Tim Lee: We mainly focus on Fedora, SUSE, and Red Hat because of support issues. We want to offer more, but we also want to do the best job possible. By offering the three most popular distros, we can focus on making sure customers get the best support from knowledgeable engineers. If we stretched ourselves too thin, our quality would suffer. However, that doesn't mean we don't load other distros from time to time as custom software loads. That does happen occasionally, when customers request Debian, Mandrake, or something else.
Jesse Keating: We support Fedora Core, SUSE Professional/Enterprise, and Red Hat Linux Enterprise. We have shipped systems with Debian, Mandrake, Gentoo, and a few others, but these are special cases. We've found that Fedora, SUSE, and Red Hat present the best of the binary Linux distros and are of high-enough quality that we feel confident in supporting our systems with these operating systems loaded.
MozillaQuest Magazine: When you ship systems with Debian, Mandrake, Gentoo, and so forth installed, do you provide the same level of hardware and software support for those systems that you do for your Fedora and SUSE systems? If not, how does it differ?
Jesse Keating: We offer the same level of hardware support, but we are not able to offer the same level of software support. Our knowledge base isn't as full for these operating systems as it is for say Red Hat or SUSE. This is something that has to grow over time. We do our best to help out the users though, and we do a lot of 'real-time' research on problems. That means it might take us longer to resolve the customer's problem, but that is our ultimate goal.
MozillaQuest Magazine: The Altura64 Workstation Pogo box I am reviewing came with 64-bit SUSE 9.0 installed. So far, I have added 64-bit Fedora Core 1, 32-bit Mandrake 10.0 Official, 64-bit Mandrake 10.0 Official, and 64-bit SUSE 9.1 Professional. They all seem to run nicely on the Pogo Altura64 Workstation. Actually, so far, it seems that Mandrake works the nicest of the bunch as a desktop Linux on the Pogo Altura64 Workstation. However, you all do not recommend Mandrake 10.0 for use with the Pogo Altura64 Workstation.
Tim Lee: We're open to Mandrake, and will consider it for the future. There are so many distros out there, with each having its unique advantage. It would be difficult to support all of them. We have the unenviable task of drawing the line in the sand as to which distros we can support. But again, we are always looking at new distros to see if they fill a need that our customers have.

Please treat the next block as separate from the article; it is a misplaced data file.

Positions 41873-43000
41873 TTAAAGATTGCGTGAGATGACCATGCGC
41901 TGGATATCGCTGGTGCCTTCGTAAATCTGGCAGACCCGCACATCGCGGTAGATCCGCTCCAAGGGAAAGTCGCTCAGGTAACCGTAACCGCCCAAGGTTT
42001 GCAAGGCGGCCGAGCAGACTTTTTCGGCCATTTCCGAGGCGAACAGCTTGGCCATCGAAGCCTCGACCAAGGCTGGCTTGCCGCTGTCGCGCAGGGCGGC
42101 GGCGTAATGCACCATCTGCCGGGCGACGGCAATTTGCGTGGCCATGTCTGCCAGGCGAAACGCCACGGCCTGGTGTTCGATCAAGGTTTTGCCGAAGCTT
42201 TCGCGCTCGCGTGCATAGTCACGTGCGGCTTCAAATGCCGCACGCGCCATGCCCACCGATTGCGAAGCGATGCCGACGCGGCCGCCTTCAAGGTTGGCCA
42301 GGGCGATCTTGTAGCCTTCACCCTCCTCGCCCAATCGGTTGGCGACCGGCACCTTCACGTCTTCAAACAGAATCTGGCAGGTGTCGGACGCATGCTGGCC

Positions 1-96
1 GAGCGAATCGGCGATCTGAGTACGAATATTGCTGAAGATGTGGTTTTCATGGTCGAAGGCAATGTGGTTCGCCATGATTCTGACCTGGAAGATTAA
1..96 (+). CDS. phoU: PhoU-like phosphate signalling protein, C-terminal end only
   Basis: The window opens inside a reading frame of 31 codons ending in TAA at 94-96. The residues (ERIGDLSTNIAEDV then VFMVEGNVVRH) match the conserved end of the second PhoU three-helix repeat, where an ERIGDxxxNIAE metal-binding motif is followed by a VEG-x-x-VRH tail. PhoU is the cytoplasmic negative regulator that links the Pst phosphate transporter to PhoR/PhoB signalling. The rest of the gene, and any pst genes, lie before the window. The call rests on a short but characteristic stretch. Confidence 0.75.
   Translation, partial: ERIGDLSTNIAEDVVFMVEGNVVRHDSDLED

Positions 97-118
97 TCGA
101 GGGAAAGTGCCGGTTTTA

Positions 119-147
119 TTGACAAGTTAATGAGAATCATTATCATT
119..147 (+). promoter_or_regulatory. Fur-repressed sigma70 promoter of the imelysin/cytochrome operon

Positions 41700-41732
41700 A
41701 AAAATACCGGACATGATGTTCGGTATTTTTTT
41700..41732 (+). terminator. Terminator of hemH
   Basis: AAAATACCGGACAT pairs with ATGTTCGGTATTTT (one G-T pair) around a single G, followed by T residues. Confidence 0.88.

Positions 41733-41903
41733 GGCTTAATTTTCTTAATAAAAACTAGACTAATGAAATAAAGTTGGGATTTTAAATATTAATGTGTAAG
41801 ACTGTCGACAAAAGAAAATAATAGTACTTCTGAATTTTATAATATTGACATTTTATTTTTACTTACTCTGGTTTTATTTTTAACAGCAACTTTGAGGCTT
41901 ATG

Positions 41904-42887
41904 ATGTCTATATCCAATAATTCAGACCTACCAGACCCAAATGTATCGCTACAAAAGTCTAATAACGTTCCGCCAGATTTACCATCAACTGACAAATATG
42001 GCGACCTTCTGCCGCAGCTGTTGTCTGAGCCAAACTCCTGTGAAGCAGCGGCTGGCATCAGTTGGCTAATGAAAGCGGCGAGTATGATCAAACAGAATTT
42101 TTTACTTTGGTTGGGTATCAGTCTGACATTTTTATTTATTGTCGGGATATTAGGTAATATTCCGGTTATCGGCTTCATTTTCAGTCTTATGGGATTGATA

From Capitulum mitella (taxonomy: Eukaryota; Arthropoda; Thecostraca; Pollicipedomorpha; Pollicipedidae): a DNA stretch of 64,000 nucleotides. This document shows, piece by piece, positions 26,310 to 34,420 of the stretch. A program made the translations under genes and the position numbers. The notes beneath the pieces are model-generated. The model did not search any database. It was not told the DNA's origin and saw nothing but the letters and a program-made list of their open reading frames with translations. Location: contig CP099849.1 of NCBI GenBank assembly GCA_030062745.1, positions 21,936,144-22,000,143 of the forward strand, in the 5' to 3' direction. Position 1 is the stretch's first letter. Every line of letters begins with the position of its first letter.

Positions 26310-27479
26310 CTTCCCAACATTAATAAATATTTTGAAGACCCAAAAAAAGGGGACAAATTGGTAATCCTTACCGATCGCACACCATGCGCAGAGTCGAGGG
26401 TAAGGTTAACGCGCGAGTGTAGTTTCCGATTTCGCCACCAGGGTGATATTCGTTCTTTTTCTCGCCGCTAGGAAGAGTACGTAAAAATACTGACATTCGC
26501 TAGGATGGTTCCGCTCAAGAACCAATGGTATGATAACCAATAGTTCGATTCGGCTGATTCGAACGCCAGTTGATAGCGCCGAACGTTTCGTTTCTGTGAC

Jesse Keating: In the past we have had bad luck with some distributions, unsupported hardware, unresponsive support personnel, buggy software, late security fixes, etc. Because of this, our resources were directed to supporting Red Hat products. Fedora Core has slipped in as being the successor to Red Hat Linux. Recently we have gone through a pretty good growth spurt within the company and we've been able to allocate more resources to our engineering department. A direct result of this is our new support of SUSE operating systems. As time and resources allow, we may start supporting other Linux distributions, but for now we can't recommend a distribution we have not put through our lengthy and thorough research, development, and QA [Quality Assurance] processes. So in summary, it's not like we DON'T recommend Mandrake, it's that we haven't tested Mandrake enough to recommend it. We remain neutral on the subject.
MozillaQuest Magazine: I did manage to get Xandros 2.0 installed on the Altura64 with much difficulty and so far have been unable to boot into the Xandros 2.0 installation, any comments about that?
Jesse Keating: The hardware we use in our workstation may be too new to be supported by the Xandros kernel and installer. Without having the operating system in hand to test, it would be very hard to make assumptions as to why it doesn't work.